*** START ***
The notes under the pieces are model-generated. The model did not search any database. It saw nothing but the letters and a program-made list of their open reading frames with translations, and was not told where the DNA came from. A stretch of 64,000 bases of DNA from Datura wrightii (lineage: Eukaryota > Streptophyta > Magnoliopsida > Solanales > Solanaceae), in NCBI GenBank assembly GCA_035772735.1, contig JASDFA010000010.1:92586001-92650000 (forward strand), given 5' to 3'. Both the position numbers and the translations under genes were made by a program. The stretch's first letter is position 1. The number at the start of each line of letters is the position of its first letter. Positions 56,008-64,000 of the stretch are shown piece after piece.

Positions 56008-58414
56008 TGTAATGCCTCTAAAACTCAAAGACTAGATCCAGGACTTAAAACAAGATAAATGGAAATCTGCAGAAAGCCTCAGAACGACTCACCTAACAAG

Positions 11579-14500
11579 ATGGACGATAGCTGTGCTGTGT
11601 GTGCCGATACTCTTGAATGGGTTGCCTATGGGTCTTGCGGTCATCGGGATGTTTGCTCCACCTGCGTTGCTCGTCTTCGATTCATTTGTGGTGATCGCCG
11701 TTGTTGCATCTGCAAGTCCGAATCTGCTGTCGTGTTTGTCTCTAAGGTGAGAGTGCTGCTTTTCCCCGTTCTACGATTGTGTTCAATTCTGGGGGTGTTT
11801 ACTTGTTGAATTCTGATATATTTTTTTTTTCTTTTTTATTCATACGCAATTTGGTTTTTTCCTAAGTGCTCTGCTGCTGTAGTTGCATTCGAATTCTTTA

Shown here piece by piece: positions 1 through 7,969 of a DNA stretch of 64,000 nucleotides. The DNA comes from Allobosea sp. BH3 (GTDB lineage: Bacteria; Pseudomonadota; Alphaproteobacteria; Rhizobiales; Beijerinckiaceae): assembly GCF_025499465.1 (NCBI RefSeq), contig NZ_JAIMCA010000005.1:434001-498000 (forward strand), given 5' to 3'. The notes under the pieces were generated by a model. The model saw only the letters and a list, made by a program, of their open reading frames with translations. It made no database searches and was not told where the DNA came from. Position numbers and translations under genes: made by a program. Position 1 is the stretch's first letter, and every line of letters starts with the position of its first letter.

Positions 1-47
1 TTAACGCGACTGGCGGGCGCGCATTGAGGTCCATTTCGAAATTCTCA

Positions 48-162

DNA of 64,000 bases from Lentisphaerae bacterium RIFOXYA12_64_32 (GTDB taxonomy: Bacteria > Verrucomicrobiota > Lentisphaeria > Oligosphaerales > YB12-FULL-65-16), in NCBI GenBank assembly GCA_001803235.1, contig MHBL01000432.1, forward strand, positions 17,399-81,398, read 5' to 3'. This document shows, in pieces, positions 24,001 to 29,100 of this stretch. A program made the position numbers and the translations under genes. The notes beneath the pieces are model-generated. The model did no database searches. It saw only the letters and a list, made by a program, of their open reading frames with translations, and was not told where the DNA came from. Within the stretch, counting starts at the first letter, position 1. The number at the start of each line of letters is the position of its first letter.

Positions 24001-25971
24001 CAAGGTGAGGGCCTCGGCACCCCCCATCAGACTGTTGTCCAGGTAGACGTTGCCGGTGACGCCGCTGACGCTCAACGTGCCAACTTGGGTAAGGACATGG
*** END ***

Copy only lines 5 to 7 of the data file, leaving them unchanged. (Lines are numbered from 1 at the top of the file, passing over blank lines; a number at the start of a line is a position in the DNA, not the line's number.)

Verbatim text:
11579 ATGGACGATAGCTGTGCTGTGT
11601 GTGCCGATACTCTTGAATGGGTTGCCTATGGGTCTTGCGGTCATCGGGATGTTTGCTCCACCTGCGTTGCTCGTCTTCGATTCATTTGTGGTGATCGCCG
11701 TTGTTGCATCTGCAAGTCCGAATCTGCTGTCGTGTTTGTCTCTAAGGTGAGAGTGCTGCTTTTCCCCGTTCTACGATTGTGTTCAATTCTGGGGGTGTTT